Something must be going on between the top property developers and the government.
Every tycoon in town is expecting further downside in real estate prices, but look at their new residential units — they are still fetching sky-high prices.
Before the Easter holiday, Cheung Kong Property called a halt to The Zumurud, its luxury project on Argyle Street, which it is trying to sell at an average of over HK$22,000 per square foot.
The joint venture with former Sun Hung Kai Properties chairman Walter Kwok Ping-sheung was originally scheduled to launch before Easter, but Cheung Kong said it had to readjust its strategy to cater for some big customers who want to buy more.
Whatever the reason, it is one of the few residential projects whose sales got suspended in recent years, and it was a rare move for Li Ka-shing, who said last week he foresees the worst economy in two decades this year.
However, many other developers are eager to clear their stock during this period, which coincides with a two-month high in global markets.
For example, Sun Hung Kai Properties launched Ocean Wings, the last batch of The Wings series, in Tseung Kwan O.
It priced the units at HK$12,800 per square foot and offered a rebate of over 13 percent, bringing it close to the second-hand price.
The developer also brought back the 5 percent down-payment offer, which it rarely uses, to provide a lower entry level for buyers.
My question is, how come I still don’t feel the prices declining?
If you are like me, we should perhaps ask the government why it is giving us false hopes of a price drop in the residential market while developers are still trying to sell homes at last year’s price levels.
The government has put in place measures to curb property prices in the face of growing frustration among the youth who can’t afford to rent decent accommodation, let alone acquire their own homes.
One theory I heard is that the big developers have decided to keep prices high as long as the government chooses to maintain its home price curbs.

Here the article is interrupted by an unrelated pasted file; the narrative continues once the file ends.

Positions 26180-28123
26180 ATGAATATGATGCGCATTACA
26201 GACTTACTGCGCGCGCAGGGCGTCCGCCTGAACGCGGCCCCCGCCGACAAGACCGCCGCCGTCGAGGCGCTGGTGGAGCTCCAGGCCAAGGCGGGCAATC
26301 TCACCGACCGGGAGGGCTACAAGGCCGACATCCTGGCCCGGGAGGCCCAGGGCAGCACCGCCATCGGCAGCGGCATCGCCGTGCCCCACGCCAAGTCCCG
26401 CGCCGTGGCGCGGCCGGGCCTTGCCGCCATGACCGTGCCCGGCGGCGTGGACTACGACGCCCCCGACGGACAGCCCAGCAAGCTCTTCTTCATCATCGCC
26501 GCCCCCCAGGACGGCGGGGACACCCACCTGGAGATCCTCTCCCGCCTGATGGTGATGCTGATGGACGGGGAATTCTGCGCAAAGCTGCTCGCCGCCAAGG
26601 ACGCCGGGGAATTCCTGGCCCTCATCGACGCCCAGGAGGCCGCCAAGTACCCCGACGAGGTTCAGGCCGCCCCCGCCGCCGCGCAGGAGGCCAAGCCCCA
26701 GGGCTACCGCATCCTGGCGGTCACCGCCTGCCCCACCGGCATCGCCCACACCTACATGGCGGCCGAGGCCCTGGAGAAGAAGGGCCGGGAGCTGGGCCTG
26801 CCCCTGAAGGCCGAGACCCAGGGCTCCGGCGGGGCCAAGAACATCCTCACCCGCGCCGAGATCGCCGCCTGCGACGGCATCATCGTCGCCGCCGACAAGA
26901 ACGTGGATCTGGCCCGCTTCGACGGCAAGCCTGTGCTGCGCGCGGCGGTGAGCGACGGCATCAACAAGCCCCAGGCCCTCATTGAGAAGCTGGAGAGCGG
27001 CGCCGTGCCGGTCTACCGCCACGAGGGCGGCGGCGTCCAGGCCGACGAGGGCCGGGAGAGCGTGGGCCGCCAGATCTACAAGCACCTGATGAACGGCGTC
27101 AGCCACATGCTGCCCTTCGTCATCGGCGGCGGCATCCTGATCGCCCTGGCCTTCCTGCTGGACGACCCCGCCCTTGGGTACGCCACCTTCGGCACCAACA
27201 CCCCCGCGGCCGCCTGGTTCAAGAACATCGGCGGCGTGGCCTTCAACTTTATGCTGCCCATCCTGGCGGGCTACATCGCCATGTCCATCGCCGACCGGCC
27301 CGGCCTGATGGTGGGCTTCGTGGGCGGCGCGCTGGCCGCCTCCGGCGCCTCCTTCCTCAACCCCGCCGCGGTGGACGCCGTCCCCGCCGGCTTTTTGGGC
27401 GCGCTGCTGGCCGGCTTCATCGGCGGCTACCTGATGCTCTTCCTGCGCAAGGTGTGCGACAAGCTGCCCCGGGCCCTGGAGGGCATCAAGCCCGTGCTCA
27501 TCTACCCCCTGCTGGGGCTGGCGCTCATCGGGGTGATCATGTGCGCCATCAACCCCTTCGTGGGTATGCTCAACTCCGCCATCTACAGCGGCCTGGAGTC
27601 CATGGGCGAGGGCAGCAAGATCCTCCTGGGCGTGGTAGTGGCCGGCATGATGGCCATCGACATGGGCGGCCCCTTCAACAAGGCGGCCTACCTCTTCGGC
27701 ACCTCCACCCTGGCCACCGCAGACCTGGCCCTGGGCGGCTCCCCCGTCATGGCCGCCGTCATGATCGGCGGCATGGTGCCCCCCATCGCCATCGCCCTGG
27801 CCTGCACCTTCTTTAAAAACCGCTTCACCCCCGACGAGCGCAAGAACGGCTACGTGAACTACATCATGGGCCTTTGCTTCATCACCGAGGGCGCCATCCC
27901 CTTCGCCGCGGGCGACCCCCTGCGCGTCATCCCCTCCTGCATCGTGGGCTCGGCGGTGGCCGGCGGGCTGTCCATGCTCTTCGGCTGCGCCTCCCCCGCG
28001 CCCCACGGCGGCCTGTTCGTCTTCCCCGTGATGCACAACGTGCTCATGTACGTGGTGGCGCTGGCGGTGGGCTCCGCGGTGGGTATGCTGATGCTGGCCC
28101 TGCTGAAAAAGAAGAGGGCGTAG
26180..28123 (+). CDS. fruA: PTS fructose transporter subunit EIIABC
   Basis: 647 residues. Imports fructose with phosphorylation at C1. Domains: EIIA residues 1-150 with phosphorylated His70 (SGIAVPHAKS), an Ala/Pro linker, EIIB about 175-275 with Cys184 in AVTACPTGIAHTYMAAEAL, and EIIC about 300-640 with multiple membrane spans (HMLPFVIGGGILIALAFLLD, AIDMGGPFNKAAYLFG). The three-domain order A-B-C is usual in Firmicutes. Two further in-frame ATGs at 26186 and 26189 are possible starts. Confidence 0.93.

Well, this doesn’t make any sense if we believe the basic law of supply and demand in our economics textbook, but who really owns the pricing power in Hong Kong?
Why is it that the Singapore property market fell more than 20 percent in the past two years, but that didn’t happen in Hong Kong?
From the land supply side, we noticed that major property developers have been shying away from recent land auctions, whether the site is big or not.
The last few transactions this month – with the exception of Nan Fung winning the 10th tender at Lohas Park in Tseung Kwan O for a land premium of HK$1.66 billion — were clinched by small or private developers.
On the other hand, the big shots had been active in land acquisitions in the past two years.
This, to me, means the government is eager to have greater pricing power with regard to the supply of flats in the medium term because it has not been able to control prices in the short term.
The struggle goes on, and it will probably become more apparent as we get closer to the chief executive election next year.
All of us know that lower home prices will give incumbent Leung Chun-ying better chances of grabbing a second term.
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